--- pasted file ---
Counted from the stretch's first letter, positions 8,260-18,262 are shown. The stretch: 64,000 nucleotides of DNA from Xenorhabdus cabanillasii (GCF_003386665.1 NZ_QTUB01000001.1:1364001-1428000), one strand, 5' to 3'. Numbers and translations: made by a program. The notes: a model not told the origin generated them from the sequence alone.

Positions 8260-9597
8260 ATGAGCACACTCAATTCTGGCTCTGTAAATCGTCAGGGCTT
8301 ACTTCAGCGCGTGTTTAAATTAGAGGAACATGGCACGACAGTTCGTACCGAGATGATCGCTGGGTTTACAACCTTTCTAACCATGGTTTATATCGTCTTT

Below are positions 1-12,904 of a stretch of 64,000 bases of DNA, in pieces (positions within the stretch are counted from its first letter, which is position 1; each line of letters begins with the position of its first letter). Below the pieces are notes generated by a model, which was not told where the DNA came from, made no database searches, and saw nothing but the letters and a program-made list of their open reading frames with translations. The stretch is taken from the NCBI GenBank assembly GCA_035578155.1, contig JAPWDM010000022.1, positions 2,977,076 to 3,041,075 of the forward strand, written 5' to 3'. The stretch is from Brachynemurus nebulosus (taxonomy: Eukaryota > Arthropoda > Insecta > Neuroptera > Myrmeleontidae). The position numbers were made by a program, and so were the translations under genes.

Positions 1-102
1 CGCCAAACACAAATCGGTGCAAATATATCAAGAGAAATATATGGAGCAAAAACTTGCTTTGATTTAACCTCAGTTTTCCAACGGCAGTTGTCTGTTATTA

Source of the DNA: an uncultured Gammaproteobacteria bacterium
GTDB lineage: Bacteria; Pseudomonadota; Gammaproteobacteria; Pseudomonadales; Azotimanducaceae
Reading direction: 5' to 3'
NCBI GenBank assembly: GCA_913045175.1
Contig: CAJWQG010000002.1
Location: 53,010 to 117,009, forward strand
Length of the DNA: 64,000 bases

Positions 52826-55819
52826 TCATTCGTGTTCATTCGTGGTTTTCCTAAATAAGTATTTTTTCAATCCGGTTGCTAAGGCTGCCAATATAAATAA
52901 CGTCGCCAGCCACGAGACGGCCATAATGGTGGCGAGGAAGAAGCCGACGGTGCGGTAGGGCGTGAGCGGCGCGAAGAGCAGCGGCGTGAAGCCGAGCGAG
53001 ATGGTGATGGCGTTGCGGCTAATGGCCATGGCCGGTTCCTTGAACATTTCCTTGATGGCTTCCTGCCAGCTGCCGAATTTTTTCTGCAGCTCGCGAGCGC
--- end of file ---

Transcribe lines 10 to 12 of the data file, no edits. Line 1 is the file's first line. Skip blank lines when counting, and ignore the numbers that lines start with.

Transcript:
Reading direction: 5' to 3'
NCBI GenBank assembly: GCA_913045175.1
Contig: CAJWQG010000002.1